After weeks of being closed, the Joslyn Art Museum officially opened back up to the public on Aug 7.

In order to allow visitors to continue to enjoy the various pieces of art the museum has to offer, it has decided to establish a “modified museum experience” in order to adhere to city, state and federal guidelines regarding COVID-19.

This modified museum experience has included new hours of operation, enhanced cleaning and sanitizing protocols, timed ticket reservations, new virtual events and closing off exhibits that are unable to accommodate proper social distancing practices.

The museum is now open from 10 a.m. to 4 p.m. Wednesdays through Sundays, with the exception of the first hour of operation being reserved for high-risk visitors.

At this time, the museum asks that all visitors wear a mask, abide by safe social distancing practices, and only visit when they are feeling well and symptom-free.

At the doors, each visitor will get their virtual or printed ticket reservation scanned before being granted entry to the museum.

“I was impressed by the procedures and policies they had laid out to keep everyone who visits safe and healthy,” said Erica Benson, a sophomore in the College of Arts and Sciences. “It is always very attractive to me when a business or organization takes precautions seriously because it makes the whole experience of being there much more comfortable.”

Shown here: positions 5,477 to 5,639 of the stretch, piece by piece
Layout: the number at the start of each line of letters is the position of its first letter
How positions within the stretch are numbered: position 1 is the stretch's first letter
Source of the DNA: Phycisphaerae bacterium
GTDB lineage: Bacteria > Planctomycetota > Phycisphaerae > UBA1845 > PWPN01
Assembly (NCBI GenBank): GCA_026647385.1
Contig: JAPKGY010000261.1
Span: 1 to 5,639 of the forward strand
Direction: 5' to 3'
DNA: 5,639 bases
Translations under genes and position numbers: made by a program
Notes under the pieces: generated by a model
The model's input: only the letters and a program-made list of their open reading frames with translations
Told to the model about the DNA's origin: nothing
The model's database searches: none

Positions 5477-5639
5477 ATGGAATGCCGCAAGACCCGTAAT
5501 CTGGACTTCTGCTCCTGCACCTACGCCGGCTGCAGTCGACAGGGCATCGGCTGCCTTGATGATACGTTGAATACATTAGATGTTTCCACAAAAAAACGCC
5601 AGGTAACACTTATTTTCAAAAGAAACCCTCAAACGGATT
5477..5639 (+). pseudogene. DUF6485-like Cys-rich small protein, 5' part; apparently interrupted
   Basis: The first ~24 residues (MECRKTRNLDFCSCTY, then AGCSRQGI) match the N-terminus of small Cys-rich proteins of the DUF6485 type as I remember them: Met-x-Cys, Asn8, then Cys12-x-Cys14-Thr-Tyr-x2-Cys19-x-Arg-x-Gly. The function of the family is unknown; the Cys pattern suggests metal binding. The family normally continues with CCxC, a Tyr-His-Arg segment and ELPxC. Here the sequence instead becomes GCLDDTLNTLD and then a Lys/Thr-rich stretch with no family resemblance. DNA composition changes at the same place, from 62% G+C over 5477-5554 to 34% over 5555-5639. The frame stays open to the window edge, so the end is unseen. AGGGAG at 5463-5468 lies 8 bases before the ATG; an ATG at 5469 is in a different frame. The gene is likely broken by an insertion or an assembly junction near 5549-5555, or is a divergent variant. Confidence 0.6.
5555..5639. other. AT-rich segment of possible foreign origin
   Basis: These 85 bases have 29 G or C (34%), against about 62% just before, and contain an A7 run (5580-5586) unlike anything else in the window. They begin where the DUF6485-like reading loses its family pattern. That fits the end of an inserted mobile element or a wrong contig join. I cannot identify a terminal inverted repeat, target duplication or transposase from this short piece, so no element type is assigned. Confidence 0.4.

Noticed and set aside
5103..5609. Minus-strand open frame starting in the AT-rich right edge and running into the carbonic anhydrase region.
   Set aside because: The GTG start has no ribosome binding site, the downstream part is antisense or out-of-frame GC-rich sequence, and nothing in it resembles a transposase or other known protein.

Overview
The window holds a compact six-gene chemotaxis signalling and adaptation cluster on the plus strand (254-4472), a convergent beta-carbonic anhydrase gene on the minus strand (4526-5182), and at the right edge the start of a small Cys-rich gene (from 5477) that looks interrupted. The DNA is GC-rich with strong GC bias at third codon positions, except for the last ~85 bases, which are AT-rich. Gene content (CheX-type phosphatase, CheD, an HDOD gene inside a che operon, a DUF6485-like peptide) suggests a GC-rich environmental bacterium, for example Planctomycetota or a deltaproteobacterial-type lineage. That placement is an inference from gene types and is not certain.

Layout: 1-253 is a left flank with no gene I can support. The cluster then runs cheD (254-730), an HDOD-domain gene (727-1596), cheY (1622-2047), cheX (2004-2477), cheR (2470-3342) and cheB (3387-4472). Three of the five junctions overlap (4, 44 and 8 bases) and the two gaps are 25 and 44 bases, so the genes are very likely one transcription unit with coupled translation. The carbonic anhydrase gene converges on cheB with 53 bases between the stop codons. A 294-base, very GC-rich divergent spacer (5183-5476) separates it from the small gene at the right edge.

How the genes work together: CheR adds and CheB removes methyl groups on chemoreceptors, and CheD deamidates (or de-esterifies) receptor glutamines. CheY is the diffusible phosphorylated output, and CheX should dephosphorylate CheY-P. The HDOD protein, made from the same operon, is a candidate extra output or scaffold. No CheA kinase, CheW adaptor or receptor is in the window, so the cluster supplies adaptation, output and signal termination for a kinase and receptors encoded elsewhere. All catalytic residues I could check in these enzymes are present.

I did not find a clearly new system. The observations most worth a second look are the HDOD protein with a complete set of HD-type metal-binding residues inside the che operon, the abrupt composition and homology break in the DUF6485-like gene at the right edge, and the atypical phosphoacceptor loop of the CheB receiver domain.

The only parts of the museum that do not require visitors to make ticket reservations are the Peter Kiewit Foundation Sculpture Garden and the Discovery Garden, which remain open outdoors from 7am to 11pm daily, all year long.

“I always enjoy walking through the gardens at the Joslyn,” said Isaiah Spruth-Janssen, a sophomore in the College of Arts and Sciences. “It’s one of my favorite parts of the museum.”

Currently, indoor public programs, in-person art classes, group tours and access to the Hitchcock Museum shop and Café Durham are on hold until further notice.

Because of current restrictions, the museum has only opened its permanent collections with many exhibitions and feature works waiting to be presented, such as “Revisiting America: The Prints of Currier & Ives,” “Wendy Red Star,” and “American Art Deco: Designing for the People, 1918–1939.”

“It’s unfortunate that some of the exhibits have been closed, but I am glad that so many other parts of the museum are still open for viewing,” said Alex Klingman, a sophomore in the College of Arts and Sciences.

The museum has experienced a large drop in its number of visitors, but it’s encouraging people to check out what is new. People can support the museum in any way they can from leaving a donation to attending a free virtual event.

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